11. The Prohibition of Improper Thoughts for Women

Just as it is forbidden for men to entertain sinful thoughts – imagining themselves committing adultery, or (even worse) planning it – it is forbidden for women to entertain sinful thoughts, that is, to imagine themselves committing adultery or being intimate with another man, and certainly to plan such an encounter. The verse says, “Do not follow your heart and your eyes, after which you are led astray” (Bamidbar 15:39). “‘After your eyes’ refers to sinful thoughts” (Berakhot 12b). As Sefer Ha-ḥinukh points out (§387), this mitzva applies “at all times and in all places, to both men and women.” It states elsewhere: “Women, too, are forbidden to think about any man other than their husbands. All their desire and longing should be directed toward them. This is how upright Jewish women behave” (ibid. §188).

In addition to causing a woman to have less love for her husband and contaminating her mind, thinking sinful thoughts can lead to actual adultery. This is the method of the evil inclination: first it arouses thoughts, then it draws people closer to sin, and ultimately it traps them in its net, causing them to commit adultery and thus ruin their lives. In this respect, men and women are the same.

As we explained above (section 6), for men there is another category of sinful thoughts, namely, those that cause an erection and can lead to a nocturnal emission. A man may not even think about his wife in an arousing way while she is a nidda. For women, though, there is no such concern. Therefore, a woman may think about sexual matters, as long as these thoughts are not about sinful behavior. Likewise, she may think sexual thoughts about her husband while she is a nidda.[16]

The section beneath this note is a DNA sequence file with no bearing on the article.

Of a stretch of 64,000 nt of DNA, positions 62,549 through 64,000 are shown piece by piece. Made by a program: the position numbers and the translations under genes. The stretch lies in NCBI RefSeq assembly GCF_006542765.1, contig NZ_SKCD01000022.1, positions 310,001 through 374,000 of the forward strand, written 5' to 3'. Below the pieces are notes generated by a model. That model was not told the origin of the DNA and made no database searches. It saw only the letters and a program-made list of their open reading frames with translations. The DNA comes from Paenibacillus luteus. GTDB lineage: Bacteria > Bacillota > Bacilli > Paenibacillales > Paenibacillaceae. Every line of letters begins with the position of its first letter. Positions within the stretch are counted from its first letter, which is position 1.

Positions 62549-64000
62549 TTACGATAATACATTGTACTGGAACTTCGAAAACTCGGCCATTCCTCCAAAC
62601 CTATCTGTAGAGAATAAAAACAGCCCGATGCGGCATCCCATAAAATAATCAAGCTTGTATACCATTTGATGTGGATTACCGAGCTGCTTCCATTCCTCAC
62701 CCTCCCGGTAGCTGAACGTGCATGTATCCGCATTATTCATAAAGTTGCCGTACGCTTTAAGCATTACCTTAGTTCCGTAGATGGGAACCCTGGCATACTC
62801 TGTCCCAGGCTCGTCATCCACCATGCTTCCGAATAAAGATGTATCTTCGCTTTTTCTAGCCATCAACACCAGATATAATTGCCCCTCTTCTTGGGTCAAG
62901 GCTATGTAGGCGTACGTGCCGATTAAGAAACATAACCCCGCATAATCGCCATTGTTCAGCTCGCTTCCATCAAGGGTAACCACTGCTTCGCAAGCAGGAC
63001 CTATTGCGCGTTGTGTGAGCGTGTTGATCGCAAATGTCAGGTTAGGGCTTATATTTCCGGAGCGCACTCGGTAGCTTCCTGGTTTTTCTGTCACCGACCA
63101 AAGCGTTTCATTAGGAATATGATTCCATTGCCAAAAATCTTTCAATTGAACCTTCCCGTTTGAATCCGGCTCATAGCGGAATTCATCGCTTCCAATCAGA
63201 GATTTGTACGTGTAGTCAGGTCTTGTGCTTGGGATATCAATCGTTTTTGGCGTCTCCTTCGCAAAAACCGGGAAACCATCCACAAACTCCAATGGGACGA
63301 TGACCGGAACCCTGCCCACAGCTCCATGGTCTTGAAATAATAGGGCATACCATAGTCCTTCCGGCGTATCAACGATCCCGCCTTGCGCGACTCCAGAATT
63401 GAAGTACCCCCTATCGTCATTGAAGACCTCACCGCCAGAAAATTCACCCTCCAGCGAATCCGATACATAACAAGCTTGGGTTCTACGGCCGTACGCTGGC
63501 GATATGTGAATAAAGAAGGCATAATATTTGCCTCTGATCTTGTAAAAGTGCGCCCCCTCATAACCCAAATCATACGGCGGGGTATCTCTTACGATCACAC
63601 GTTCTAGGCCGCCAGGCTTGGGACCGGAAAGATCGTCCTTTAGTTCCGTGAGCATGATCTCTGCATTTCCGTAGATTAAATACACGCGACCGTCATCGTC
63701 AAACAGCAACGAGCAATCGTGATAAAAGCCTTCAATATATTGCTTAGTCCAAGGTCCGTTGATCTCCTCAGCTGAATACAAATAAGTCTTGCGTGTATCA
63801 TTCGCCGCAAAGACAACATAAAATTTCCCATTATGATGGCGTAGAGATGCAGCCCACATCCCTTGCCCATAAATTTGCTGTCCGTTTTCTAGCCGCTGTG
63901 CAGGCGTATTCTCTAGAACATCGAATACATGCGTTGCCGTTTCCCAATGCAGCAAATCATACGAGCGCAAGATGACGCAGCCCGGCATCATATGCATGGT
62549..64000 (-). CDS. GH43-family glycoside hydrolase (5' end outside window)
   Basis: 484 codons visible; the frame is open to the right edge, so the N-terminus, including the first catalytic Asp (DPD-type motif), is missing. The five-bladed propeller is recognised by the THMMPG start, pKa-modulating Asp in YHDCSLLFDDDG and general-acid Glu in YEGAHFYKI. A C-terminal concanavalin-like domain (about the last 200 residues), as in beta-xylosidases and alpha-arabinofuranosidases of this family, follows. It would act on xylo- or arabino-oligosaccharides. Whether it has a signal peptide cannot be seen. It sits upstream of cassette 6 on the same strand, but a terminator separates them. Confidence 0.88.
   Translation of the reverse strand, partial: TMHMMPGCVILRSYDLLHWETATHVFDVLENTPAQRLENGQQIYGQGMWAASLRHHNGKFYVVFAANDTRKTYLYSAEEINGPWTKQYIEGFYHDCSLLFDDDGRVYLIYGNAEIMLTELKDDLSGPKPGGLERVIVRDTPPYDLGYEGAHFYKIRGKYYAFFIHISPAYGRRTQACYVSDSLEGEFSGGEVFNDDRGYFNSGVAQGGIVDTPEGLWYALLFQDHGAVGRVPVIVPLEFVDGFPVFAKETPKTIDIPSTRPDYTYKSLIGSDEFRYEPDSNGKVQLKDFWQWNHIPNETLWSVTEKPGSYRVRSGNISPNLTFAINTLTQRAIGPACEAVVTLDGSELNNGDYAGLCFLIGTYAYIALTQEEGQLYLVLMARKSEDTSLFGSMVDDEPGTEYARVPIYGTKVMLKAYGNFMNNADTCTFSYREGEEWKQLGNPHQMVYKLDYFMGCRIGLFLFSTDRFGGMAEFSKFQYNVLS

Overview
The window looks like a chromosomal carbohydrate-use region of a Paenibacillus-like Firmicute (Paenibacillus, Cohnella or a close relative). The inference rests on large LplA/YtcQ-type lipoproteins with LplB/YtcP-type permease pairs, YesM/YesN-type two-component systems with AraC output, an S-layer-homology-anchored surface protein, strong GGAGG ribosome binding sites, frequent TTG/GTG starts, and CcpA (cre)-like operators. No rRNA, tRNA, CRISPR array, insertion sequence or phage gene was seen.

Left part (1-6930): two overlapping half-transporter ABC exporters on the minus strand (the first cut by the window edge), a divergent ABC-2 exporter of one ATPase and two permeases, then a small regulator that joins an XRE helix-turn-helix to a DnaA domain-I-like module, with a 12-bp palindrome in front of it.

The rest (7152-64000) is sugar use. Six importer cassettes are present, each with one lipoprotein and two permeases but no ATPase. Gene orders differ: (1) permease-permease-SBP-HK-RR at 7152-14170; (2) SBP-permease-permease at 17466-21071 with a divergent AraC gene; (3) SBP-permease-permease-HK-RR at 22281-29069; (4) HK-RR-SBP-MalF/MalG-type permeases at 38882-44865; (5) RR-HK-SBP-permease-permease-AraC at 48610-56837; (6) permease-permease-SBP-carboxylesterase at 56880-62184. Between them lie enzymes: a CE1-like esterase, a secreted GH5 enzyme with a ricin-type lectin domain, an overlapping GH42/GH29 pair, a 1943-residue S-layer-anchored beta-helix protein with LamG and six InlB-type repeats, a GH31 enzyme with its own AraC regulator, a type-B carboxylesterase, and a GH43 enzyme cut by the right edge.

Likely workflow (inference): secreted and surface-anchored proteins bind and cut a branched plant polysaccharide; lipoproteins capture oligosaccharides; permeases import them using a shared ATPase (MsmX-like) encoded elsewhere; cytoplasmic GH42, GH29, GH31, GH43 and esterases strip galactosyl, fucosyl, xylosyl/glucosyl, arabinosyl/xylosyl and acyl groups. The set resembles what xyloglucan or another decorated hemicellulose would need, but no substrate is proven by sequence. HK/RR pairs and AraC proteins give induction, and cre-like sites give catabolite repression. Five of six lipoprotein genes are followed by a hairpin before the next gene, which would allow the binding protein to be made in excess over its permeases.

[16]. SA YD 352:3 states: “A man may not enshroud the corpse of a woman, but a woman may enshroud the corpse of a man.” Shakh (ad loc. 2) explains: “Because of [sexual] thoughts; however, a woman is not as subject to [improper] thoughts.” Since this is the case of a corpse, obviously there is no concern for sinful thoughts of adultery. Rather, the concern is for thoughts that stimulate and lead to a nocturnal emission. This is stated explicitly in Igrot Moshe, EH 1:69 and implied in Birkei Yosef, YD 335:5.

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Translated By:
Series Editor: Rabbi Elli Fischer

The Laws of Shabbat (1+2) - Yocheved Cohen
The Laws of Prayer - Atira Ote
The Laws of Women’s Prayer - Atira Ote
The Laws of Pesach - Joshua Wertheimer
The Laws of Zemanim - Moshe Lichtman

Editor: Nechama Unterman